"Or even better can client talk to client direct without server so no one can have a record of what any guy (or girl as trinity would have said) said so to arrest him (or her)."
On Internet as we know it, even P2P does not implement that. Any router you bounce on can be an eavesdropping server. Actually we now know that some of them are, thanks to wikileaks and Snowden.
Server-less is just a guarantee against a narrow range of blocking techniques. To prevent eavesdropping by governments, you need end-to-end encryption. If you have a good encryption technique, using gmail is not a problem.
"Can we interop freely is my real question?"
It took me a while to realize that no technical hackery will ever guarantee that. This is not a technical problem. The incredible power of asymmetric cryptography gave us the dream that we could evade any kind of surveillance, but in the end, a government can always outlaw crypto and arrest people who use it. There is no technical way around it. Using Tor in China may protect your data but will put you on a suspect list.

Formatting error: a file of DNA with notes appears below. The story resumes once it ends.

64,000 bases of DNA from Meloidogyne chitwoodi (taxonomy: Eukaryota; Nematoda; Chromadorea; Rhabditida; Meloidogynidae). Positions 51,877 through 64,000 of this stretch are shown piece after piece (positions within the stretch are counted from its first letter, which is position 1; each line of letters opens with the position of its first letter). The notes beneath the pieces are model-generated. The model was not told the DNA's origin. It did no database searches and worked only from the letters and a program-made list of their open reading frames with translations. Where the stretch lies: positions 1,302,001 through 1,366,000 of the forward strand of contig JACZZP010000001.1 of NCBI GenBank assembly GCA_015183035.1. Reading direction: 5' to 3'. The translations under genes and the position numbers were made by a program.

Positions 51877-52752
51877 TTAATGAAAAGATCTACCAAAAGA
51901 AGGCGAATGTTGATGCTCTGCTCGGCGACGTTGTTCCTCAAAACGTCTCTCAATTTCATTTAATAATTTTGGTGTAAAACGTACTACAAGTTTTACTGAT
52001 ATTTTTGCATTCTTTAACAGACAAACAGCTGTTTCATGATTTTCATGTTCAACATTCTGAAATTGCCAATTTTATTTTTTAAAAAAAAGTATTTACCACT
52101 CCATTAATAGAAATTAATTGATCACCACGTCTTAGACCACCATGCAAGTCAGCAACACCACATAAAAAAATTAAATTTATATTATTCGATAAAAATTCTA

A government may install spyware on every communication device that are sold nationally (as Syria did on smartphones) and record screenshots or cleartext messages as they are typed.
You can't solve this problem without doing some politics. Crypto needs to stay legal, governments need to refrain from installing spyware and privacy violations need to be seriously prosecuted.
We have the tools to get around surveillance in a state that guarantees some kind of freedoms, or that is clumsy in its implementation of surveillance techniques, but the gap between hackers and authorities have closed in many dictatorships and is very small in democracies as well.
If the problems you mention are of real concern to you, get involved in politics, donate to EFF and FSF.